Sources indicated Saturday that Anwar El-Sadat, independent MP and head of the liberal Reform and Development Party, is expected to be questioned by Egypt parliament's ethics committee on Sunday.
The sources claim that Sadat faces two accusations: the leaking of copies of a government-drafted NGOs law to a number of foreign embassies in Cairo without receiving parliament's prior approval, and faking the signatures of some of his MP colleagues.
Sources indicated that the referral of Sadat to the ethics committee came after parliament's internal bureau (composed of the speaker and his two deputies) investigated him last November.
"At the end of the investigation, the bureau decided that Sadat would be referred to the ethics committee to decide whether disciplinary measures should be invoked against him," said a source.
The investigation of Sadat was based on a memo that was submitted by Social Solidarity Minister Ghada Wali to parliament speaker Ali Abdel-Aal last November.
Wali asserted that some foreign EU ambassadors in Cairo had told her that they were able to obtain copies of the government-drafted NGOs law from MP Sadat and that they believe that this law is highly restrictive and does not serve the business of NGOs in Egypt.
Wali sent a complaint to parliament speaker Ali Abdel-Aal, requesting that Sadat be investigated for leaking "a national security matter."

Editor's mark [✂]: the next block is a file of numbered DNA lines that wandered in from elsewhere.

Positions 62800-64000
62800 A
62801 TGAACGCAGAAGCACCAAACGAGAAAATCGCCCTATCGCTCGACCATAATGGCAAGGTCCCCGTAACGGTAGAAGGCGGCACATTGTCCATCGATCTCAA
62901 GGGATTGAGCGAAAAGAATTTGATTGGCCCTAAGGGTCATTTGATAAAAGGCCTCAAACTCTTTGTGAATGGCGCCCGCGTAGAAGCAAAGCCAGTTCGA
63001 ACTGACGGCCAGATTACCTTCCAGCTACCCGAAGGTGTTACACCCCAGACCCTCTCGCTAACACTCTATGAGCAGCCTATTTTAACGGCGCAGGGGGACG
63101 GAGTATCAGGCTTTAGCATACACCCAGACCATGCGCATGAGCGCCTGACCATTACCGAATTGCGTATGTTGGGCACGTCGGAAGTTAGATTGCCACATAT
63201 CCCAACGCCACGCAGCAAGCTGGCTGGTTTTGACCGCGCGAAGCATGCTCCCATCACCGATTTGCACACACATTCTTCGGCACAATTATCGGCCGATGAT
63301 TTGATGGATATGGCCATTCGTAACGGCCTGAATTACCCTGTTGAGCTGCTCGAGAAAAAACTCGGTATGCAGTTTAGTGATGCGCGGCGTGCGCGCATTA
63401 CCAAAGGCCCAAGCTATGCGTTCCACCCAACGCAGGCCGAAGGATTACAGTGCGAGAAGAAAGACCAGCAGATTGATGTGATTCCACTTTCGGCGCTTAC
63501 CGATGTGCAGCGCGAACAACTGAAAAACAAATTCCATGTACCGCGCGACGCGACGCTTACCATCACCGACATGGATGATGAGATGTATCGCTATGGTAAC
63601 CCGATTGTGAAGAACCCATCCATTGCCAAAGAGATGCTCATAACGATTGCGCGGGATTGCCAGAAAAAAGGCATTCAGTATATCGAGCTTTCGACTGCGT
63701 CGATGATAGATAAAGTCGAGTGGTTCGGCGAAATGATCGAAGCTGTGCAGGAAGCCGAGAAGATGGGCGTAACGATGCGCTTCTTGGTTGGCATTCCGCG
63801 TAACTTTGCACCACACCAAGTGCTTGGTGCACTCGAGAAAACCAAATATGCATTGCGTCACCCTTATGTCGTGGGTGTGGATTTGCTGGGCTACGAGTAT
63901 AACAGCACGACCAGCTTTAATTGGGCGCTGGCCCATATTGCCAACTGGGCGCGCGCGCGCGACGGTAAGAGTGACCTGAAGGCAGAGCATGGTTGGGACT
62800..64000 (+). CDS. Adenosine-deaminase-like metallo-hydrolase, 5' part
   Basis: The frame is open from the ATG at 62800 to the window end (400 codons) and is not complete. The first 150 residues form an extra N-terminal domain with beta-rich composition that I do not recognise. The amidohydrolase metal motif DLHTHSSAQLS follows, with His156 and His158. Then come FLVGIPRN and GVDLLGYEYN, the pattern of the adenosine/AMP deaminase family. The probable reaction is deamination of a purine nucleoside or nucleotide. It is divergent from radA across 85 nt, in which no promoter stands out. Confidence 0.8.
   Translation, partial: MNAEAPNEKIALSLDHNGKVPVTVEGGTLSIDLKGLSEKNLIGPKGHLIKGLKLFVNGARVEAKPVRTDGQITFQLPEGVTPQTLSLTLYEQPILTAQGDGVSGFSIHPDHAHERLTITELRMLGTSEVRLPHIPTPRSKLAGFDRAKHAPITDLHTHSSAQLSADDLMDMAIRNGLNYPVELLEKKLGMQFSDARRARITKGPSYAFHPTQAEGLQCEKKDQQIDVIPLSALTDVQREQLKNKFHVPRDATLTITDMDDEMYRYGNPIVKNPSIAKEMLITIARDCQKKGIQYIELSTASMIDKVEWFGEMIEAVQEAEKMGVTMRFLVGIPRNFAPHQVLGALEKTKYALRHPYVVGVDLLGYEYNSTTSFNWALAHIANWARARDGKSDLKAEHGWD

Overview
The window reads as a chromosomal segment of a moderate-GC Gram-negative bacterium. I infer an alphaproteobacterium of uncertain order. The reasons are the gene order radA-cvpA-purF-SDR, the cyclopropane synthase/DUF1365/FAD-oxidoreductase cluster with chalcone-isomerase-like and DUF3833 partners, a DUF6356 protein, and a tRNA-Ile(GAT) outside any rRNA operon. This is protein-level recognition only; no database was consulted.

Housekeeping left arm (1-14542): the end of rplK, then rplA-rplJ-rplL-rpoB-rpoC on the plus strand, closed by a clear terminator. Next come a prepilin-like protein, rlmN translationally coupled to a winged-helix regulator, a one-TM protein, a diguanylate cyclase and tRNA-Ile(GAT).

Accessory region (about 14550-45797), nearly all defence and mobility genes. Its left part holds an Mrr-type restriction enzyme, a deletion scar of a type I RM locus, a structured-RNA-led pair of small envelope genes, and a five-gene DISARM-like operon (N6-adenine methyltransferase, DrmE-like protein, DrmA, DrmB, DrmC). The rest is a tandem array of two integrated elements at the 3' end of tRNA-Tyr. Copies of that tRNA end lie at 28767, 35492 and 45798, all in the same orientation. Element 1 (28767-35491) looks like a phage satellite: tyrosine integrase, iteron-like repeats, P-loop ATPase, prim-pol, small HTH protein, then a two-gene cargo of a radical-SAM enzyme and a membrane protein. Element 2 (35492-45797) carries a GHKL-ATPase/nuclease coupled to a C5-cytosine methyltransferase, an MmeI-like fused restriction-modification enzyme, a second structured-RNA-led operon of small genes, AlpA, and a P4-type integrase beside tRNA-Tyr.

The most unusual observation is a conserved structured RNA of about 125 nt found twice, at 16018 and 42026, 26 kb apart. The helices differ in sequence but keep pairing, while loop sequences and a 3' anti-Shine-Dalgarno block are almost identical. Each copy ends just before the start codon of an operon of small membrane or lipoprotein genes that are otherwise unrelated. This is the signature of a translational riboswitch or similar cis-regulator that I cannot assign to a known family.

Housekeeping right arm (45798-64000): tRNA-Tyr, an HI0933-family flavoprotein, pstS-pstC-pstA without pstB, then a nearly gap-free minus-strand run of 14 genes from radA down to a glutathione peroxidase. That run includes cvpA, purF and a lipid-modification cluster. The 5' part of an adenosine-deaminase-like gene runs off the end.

Some MPs also submitted a complaint against Sadat, alleging that he faked their signatures in support of a law he had drafted last year.
Sadat has repeatedly denied the accusations, insisting that draft government laws are not a national security matter.
Sadat opened fire on the parliament speaker last week, accusing him of squandering as much as EGP 18 million on buying "three armoured cars."
Sadat said "while Egypt is facing a severe economic crisis and while the president of the country – Abdel-Fattah El-Sisi – is calling for austerity measures all the time, we see that parliament's 2015-2016 budget allocated EGP 18 million to buying armoured cars to be used by the speaker and his two deputies."
In response, Abdel-Aal told MPs in a plenary session last Thursday that he would not hesitate in taking all the necessary legal measures "against those who want to tarnish the image of the House of Representatives."
Abdel-Aal said "the leaking of a parliament budget document to the media represents a national security crime in accordance with the constitution."
Abdel-Aal added that, "I will never accept receiving illegal money in any way."
Minister of Parliamentary Affairs Magdi Al-Agati told MPs that ahead of the parliament being elected in January 2016, he asked the Ministry of Planning to approve buying an armoured car for the speaker of the upcoming parliament for security considerations."
Alaa Abed, head of parliament's human rights committee, told MPs that "he is surprised that in a time of high security and terrorist threats, Sadat rejects that an armoured car be allocated to the second man in this country – or parliament speaker," said Abed.
Abdel-Aal said "some media figures who pursue foreign agendas are doing their best to recruit some MPs who also share these agendas to disrupt parliament and the country as a whole.
"I want to tell this group that my patience has become thin and that I will lift the veil on this clan who is ready to spend a lot of hot money for disrupting this democratically elected parliament," said Abdel-Aal.
Head of parliament's budget committee Hussein Eissa said the committee would issue a detailed statement on "the cost of the three armoured cars and how and why they were bought."